“a treat to see emerging young opera stars tackle less well known works”
L’Egisto, billed as a showcase for advancing young singers by the Hampstead Garden Opera, does just that in this new version of the 1643 opera at the Cockpit Theatre. Francesco Cavalli, the composer of L’Egisto (with libretto by Giovanni Faustini), was a pupil of Monteverdi, and enjoyed great success in his own time. Despite languishing forgotten until his rediscovery in the 1970s, Cavalli is now gaining popularity once again. It’s easy to see why. The opera provides lots of opportunities for the stars to show their singing abilities, and there’s even enough drama to keep the characters interesting. Some of the tropes may seem outlandish to modern eyes (Egisto’s mad scene for example) and it’s difficult to sympathize with the gods’ petty meddling in the lives of the unfortunate lovers. But there is a freshness and charm to the unfolding of events, plus some wonderful comic roles for minor characters. This opera is a perfect choice of vehicle for young singers in that regard.
The Hampstead Garden Opera’s production of L’Egisto is easy on the ears, with a talented orchestra and some outstanding voices, but fails, however, to impress the eyes to the same degree. Some choices were forced upon the company, since we are still emerging from the pandemic. Nevertheless, staging L’Egisto with an audience carefully socially distanced on three sides shouldn’t have had problematic sight lines that could have easily been eliminated if the stage had been less cluttered. With performing space at a premium in the Cockpit, it was difficult to see how the addition of shiny disks and gauzy drapes could add much, other than to distract the audience from the performers, and the performers from focusing on each other. The production itself was long; the pace appropriately measured. This production of L’Egisto would have benefitted from more economy of staging, and perhaps more attention to the performers’ costumes which seemed at variance with the opera’s setting and themes.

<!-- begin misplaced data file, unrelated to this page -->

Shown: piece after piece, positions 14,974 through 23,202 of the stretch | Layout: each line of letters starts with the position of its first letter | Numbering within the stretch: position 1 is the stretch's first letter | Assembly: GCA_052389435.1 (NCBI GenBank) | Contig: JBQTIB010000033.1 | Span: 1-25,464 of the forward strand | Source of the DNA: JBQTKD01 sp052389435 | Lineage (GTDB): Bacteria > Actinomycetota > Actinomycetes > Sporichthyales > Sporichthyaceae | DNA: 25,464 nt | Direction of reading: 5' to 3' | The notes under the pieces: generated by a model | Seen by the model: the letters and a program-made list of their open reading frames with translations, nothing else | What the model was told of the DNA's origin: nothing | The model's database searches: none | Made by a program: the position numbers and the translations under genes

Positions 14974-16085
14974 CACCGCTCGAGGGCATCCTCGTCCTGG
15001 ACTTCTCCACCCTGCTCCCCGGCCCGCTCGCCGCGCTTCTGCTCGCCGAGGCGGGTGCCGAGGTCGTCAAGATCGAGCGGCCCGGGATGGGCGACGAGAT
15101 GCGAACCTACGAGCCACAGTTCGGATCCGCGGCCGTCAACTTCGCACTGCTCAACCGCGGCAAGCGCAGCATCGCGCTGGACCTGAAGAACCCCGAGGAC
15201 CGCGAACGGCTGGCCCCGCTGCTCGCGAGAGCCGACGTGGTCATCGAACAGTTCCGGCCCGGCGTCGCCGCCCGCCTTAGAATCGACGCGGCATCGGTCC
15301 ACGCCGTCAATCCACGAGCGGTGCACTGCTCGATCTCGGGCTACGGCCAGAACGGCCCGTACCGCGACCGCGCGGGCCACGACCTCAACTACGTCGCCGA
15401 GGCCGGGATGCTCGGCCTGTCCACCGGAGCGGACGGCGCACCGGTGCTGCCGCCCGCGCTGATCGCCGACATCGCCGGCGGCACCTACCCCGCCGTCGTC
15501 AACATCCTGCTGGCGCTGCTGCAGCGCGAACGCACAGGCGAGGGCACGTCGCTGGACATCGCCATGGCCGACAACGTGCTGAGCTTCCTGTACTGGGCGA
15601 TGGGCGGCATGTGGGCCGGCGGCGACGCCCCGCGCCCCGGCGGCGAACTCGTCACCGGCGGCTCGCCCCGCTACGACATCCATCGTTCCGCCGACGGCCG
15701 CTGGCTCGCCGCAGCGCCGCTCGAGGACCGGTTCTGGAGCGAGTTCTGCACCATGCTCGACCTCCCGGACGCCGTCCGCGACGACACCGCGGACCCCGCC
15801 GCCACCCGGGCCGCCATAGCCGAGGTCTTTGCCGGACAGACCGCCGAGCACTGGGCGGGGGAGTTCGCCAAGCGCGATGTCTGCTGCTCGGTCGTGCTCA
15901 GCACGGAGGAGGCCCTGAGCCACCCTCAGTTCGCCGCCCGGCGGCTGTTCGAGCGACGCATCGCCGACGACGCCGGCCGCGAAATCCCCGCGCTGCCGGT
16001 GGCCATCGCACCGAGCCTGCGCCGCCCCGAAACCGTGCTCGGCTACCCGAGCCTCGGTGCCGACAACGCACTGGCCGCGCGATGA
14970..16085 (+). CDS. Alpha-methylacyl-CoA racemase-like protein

Setting aside, this is an ambitious production that has two casts alternating with each other for each performance. This is a great idea given the length of each performance and the fact that the company is performing twice daily. In the matinee I attended, I saw Kieran White (tenor) take on the role of Egisto with believable passion and musical dexterity, and he was well matched with his Clori (Shafali Jalota, soprano). The baroque orchestra, under the direction of Marcio da Silva, was a pleasure to listen to. They were also well placed at the back of the performing space, so that the audience could see as well as hear them.
If you are curious about baroque opera, and have yet to make Cavalli’s acquaintance, I encourage you to see this production. It’s also a treat to see emerging young opera stars tackle less well known works like L’Egisto.
“The humour is rebellious yet highly intelligent; and subversive to boot”